Skip to content


C. Krishnamurthi Vs. the Divisional Development Officer Chidambaram and ors. - Court Judgment

LegalCrystal Citation
SubjectCivil
CourtChennai High Court
Decided On
Reported in(1980)1MLJ149
AppellantC. Krishnamurthi
RespondentThe Divisional Development Officer Chidambaram and ors.
Cases ReferredIn Ramaswamy Reddiar v. State of Tamil Nadu
Excerpt:
- .....to the defaulting member and after the subject is considered by the panchayat or the panchayat union council, as the case may be, at its next meeting after the issuance of the notice. this leads on to a discussion as to whether the disqualification contemplated in section 28(1) of the act is an automatic one or whether it is subject to certain formalities, such as the one referred to by learned counsel for the appellant before us and whether the suffered disqualification should be postponed until after the above so-called prescriptions are proved to have been satisfied.5. the disqualification which is generated by the non-conformance of statutory duties gets itself attached to the defaulter eo instanti there is a proved failure of such conformance of mandates of the statute. anything.....
Judgment:

T. Ramaprasada Rao, C.J.

1. This writ appeal is against the order of Padmanabhan, J., who saw no merit in the writ petition filed by the appellant, who was a member and President of the Agaram Village Panchayat and who sought for a writ of certiorari to call for the records relating to the order of the District Munsif of Cuddalore, in O.P. No. 3 of 1976, which order he passed as a statutory functionary under the Tamil Nadu Panchayats Act, 1958 (hereinafter referred to as the Act), and to quash the same.

2. The relevant facts are as follows: The Divisional Development Officer, Chidambaram, who is the first respondent herein, caused a memo. to be served on the appellant stating that under Section 28(1) and (2) of the Act the appellant had become disqualified to be a member, and in consequence to be the President, of the panchayat in question, since he had not paid the house tax and the vehicle tax for the years 1973-74 and 1974.75 within the time prescribed for such payment. The appellant filed the original petition in question before the District Munsif of Cuddalore, who is the statutory judicial authority within the meaning of Section 28(2) of the Act, to decide the question whether the memo. had been validly issued or not and whether he was suffering under any disability or disqualification. The District Munsif concurred with the opinion expressed by the Divisional Development Officer, Chidambaram, and was of the view that the appellant did incur the disqualification. It is to quash this order of the statutory but judicial authority that the writ petition was filed.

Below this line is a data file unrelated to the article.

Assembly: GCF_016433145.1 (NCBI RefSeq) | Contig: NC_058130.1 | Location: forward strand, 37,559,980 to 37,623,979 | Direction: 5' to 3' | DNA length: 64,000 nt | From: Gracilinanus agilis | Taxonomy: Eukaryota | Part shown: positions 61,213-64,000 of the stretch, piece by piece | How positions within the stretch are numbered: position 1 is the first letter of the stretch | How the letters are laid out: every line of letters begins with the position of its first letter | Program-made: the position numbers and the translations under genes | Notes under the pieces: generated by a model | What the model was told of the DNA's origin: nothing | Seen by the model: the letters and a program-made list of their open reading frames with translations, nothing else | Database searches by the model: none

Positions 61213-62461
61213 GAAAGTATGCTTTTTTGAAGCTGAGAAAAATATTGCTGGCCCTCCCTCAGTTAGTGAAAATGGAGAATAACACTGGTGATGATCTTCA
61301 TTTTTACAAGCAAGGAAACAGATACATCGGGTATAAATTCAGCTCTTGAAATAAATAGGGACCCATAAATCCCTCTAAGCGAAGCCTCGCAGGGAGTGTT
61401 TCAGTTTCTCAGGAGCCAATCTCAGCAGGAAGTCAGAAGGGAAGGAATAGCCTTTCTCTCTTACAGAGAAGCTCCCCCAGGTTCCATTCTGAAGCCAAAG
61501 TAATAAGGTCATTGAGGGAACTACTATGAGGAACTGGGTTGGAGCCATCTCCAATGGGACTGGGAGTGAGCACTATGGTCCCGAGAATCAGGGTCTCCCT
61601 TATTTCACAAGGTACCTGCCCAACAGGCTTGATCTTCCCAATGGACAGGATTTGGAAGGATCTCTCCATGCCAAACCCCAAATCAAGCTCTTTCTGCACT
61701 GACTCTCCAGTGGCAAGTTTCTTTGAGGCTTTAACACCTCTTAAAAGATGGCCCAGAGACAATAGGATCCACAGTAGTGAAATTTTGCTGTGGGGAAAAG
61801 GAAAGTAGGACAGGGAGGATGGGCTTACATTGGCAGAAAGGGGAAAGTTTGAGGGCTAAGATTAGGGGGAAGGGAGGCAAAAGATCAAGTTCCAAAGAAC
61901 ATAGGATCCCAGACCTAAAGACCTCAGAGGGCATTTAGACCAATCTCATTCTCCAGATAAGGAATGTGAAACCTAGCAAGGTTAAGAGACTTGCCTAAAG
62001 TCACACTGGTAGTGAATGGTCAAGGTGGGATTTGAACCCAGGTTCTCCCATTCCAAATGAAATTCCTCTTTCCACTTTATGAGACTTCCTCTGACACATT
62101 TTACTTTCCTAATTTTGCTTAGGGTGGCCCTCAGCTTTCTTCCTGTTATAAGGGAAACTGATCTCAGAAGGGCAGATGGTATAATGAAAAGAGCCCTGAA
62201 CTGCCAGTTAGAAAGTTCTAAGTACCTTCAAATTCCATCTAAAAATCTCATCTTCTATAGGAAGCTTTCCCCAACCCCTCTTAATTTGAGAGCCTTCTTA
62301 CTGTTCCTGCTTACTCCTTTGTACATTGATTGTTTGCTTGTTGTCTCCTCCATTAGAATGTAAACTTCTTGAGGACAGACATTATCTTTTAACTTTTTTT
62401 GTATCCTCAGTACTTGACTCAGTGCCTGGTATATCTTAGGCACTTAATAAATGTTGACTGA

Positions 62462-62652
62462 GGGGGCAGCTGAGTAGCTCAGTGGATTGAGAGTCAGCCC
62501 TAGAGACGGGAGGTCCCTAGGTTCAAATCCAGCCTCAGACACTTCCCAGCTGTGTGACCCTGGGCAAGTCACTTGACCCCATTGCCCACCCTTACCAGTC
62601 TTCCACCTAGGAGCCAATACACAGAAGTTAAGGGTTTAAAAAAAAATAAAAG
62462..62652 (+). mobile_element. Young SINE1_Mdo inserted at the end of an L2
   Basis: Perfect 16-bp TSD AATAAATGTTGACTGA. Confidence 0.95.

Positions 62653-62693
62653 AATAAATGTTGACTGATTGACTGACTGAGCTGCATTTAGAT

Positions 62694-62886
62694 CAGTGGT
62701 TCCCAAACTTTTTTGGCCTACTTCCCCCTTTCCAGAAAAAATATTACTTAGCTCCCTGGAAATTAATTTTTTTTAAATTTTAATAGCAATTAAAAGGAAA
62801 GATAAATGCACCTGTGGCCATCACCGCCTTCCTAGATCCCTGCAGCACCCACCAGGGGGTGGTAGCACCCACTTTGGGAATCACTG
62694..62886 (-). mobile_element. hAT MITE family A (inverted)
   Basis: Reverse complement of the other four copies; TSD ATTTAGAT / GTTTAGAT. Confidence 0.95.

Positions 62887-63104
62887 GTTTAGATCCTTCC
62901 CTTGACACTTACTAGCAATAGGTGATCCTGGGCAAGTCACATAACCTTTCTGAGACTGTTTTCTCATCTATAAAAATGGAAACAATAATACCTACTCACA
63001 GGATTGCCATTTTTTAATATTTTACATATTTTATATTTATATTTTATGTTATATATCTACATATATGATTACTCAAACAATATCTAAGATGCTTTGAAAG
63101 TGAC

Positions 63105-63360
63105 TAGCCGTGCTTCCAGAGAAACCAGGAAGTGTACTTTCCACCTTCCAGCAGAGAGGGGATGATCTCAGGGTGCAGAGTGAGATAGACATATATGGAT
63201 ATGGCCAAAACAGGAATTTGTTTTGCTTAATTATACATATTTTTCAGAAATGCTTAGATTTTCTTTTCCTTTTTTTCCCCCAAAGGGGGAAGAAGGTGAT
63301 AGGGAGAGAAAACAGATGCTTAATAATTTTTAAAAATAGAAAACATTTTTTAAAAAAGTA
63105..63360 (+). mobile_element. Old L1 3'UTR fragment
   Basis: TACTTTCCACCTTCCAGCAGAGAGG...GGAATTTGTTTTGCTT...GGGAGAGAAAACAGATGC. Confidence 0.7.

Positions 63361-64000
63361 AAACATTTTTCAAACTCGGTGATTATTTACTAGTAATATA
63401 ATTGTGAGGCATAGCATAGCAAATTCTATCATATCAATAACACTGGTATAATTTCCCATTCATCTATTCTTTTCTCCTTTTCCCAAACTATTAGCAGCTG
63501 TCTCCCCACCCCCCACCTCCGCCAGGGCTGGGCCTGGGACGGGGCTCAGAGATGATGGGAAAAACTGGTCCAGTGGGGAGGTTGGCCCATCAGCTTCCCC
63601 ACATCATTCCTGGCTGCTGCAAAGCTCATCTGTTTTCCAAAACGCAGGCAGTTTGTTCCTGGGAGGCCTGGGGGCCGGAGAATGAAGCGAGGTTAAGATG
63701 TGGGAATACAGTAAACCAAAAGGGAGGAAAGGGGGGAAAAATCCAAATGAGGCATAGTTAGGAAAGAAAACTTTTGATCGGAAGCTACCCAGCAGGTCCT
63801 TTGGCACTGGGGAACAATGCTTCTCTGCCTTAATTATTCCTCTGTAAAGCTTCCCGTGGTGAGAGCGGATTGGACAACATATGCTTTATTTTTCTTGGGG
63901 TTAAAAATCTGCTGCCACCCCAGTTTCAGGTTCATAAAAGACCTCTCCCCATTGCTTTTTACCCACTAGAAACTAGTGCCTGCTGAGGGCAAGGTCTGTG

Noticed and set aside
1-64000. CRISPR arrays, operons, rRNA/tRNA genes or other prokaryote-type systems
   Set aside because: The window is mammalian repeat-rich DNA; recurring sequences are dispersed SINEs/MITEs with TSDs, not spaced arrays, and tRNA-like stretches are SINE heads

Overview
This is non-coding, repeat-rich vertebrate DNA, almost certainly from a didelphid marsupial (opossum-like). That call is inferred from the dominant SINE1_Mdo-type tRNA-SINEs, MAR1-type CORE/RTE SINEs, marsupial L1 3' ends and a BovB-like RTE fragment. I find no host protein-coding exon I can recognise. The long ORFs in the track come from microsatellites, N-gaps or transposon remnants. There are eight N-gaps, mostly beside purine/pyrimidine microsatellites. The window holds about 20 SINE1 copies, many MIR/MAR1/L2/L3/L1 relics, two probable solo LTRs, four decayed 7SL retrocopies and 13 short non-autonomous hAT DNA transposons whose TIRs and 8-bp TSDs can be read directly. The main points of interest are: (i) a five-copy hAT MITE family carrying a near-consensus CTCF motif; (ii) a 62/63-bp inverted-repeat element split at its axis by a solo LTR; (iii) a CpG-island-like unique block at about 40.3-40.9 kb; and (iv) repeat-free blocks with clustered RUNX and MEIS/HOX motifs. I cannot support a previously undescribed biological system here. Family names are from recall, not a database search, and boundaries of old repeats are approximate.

3. Three contentions were raised by the appellant before the learned Judge, and they were repeated before us. At the outset, it is common ground now that the tax as claimed for the relative years in question was not paid in time. This being a question of fact the learned Judge felt that it was not open to the appellant to canvass the correctness of such a finding of fact which was rendered on an appreciation of the oral and documentary evidence in the case. We are not called upon to disturb the said finding.

4. The main contention recanvassed before us is that the non-payment of tax within time, even if it is an irregularity, cannot inflict the appellant with an automatic disqualification and that it would be operative only after a notice in writing is issued to the defaulting member and after the subject is considered by the panchayat or the panchayat union council, as the case may be, at its next meeting after the issuance of the notice. This leads on to a discussion as to whether the disqualification contemplated in Section 28(1) of the Act is an automatic one or whether it is subject to certain formalities, such as the one referred to by learned Counsel for the appellant before us and whether the suffered disqualification should be postponed until after the above so-called prescriptions are proved to have been satisfied.

5. The disqualification which is generated by the non-conformance of statutory duties gets itself attached to the defaulter eo instanti there is a proved failure of such conformance of mandates of the statute. Anything which has to be done after the sufference of the disqualification could only be understood as publicising such disqualification already suffered or as steps taken to implement the consequences resulting from the same. The defaulter cannot ignore the badge of infirmity which has been imprinted on him already. If he is alert the defaulter might take such steps as are necessary to efface that badge by resorting to statutory procedure prescribed by the very statute which brings about such a disqualification. In this context it is necessary for us to deal with Section 28 of the Act, in order to appreciate the main contention of learned Counsel for the appellant. Section 23 of the Act reads as follows;